Figure 1
figure 1

Location map of the study area.

Table 1 Description of study area

Data collection and analysis


Ecological data indicating the species composition in different forest layers were collected from each region. The species composition (Table 2) was assessed with the help of quadrate sampling method. A total of 25, 10 × 10 m quadrats were selected randomly to assess trees and shrubs, and 40, 1 × 1 m quadrats were used for herbaceous plants. The vegetation data were quantitatively analyzed for density, total basal cover (TBC) [21], and the importance value index (IVI) was calculated as the sum of relative frequency, relative density and relative dominance [22]. In each climatic region, three sites were selected, and the mean values of density, basal cover, and importance value index from all sites of each region were used to interpret the final data.

Table 2 Density, TBC (total basal cover), IVI (importance value index) of ethnomedicinal plants

Ethnomedicinal inventory

Information on plants with ethnomedicinal uses was collected from informants living in villages adjacent to the surrounding forest. After establishing oral prior informed consent in village meetings, about 10% of the inhabitants were interviewed about their dependence on the forest for various products, especially for medicinal purposes. The informants were randomly selected and included older men and women, well versed in the identification of plants, who regularly used and visited the forests since their childhood and used plants to cure various ailments. In the initial selection of informants younger participants were considered, but were later excluded because initial interviews indicated that they did not have much knowledge about medicinal plant use. The interviews were conducted in the local dialect to avoid translation problems. During the interviews structured questionnaires were used to obtain information on medicinal plants, including the local name of the plant, name of the disease for which a particular plant was used, part of the plant used etc. The informants were asked to show the plants in their natural habitat. Specimens of all plants were then collected and identified at the Garhwal University Herbarium (GUH), using [23].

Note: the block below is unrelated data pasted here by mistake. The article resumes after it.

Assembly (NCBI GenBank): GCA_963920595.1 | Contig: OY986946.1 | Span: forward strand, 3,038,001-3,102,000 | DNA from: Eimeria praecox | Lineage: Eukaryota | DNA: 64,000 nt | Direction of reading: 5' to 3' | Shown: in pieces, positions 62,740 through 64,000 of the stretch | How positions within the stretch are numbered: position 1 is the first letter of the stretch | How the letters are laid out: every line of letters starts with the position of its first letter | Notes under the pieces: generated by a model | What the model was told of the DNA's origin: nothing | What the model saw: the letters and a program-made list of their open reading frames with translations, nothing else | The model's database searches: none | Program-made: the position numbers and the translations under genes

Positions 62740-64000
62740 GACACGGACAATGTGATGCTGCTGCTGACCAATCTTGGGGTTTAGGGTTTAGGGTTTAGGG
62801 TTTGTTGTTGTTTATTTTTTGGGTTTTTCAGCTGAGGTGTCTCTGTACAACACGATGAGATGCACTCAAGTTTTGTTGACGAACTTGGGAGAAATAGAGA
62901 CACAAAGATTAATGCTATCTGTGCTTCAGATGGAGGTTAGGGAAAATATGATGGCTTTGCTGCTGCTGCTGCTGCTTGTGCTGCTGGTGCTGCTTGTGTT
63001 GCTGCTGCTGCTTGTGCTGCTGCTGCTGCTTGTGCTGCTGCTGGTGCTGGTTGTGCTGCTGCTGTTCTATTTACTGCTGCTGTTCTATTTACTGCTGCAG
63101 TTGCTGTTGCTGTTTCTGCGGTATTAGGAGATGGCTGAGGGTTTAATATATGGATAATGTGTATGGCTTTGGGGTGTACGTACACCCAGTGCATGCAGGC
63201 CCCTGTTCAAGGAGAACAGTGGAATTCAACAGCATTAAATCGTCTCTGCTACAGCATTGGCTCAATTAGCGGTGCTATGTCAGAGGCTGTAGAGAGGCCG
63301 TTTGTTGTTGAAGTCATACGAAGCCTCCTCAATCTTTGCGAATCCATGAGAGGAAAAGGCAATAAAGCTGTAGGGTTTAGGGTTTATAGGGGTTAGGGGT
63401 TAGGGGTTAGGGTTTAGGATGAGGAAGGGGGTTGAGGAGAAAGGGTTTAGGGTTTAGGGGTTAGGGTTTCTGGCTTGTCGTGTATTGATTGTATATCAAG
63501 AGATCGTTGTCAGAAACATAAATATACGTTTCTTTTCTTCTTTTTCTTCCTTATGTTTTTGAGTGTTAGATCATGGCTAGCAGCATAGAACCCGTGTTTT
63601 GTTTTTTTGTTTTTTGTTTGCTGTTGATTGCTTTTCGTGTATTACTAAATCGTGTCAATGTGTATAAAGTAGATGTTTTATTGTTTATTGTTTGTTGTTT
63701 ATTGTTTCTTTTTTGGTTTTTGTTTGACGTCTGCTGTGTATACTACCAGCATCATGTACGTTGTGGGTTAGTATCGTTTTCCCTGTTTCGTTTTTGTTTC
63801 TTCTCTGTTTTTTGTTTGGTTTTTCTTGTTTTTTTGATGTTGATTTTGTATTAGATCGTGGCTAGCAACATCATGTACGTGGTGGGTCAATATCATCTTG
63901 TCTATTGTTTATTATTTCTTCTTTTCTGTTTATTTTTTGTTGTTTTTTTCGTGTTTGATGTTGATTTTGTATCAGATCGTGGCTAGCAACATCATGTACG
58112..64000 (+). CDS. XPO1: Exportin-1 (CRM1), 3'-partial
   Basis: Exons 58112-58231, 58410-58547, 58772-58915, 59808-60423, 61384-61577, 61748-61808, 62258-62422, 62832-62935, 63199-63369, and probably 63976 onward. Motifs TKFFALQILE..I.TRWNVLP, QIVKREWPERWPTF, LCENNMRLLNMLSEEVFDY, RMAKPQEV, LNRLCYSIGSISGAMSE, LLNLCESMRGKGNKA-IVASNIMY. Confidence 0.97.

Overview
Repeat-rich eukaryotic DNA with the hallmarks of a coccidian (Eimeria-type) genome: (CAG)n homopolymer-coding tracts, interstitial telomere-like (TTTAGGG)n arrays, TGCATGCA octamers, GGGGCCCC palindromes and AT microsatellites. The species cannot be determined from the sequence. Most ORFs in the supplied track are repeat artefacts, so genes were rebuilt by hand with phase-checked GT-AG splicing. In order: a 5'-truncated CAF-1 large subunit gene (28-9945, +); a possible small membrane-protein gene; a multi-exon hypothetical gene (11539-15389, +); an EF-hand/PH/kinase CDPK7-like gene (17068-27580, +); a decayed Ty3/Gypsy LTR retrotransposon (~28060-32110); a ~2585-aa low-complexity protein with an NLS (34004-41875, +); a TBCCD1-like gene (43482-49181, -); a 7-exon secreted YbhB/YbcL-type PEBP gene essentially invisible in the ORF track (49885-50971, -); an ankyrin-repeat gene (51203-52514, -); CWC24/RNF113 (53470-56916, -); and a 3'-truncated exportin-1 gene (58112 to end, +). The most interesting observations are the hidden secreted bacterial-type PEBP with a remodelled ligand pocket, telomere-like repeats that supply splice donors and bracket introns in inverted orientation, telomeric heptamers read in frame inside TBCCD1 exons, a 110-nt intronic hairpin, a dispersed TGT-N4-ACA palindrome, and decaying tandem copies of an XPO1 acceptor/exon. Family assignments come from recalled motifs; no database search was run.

Consensus survey

A consensus survey was conducted based on peoples opinion on the number of plants used for a particular ailment. The consensus factor (Fic) was used to test the homogeneity of the informant's knowledge according methods described by Trotter and Logan [24] and Ragupathy et al. [25]

The consensus factor was calculated as follows

Fic = N ur - N t N ur - 1

The resulting factor ranges between 0 to 1, where a high value indicates for a high rate of informant consensus. Nur is the number of use-reports of informant's for a particular illness, where a use-report is a single record of the use of a plant mentioned by an individual, and Nt refers to the number of taxa (species) used for a particular illness category by all informants.

Results and Discussion

Ethnomedicinal uses

Ethnobotany is not new to India [26] with over 400 different tribal and other ethnic groups [27, 28]. Ethnobotanical information on medicinal plants and their uses by indigenous cultures is useful not only for the conservation of traditional knowledge and biodiversity, but also to promote community health care, and might serve in drug development. The information can provide a guide for drug development, assuming that a plant that has been used by indigenous people over a long period of time may well have an allopathic application [29, 30].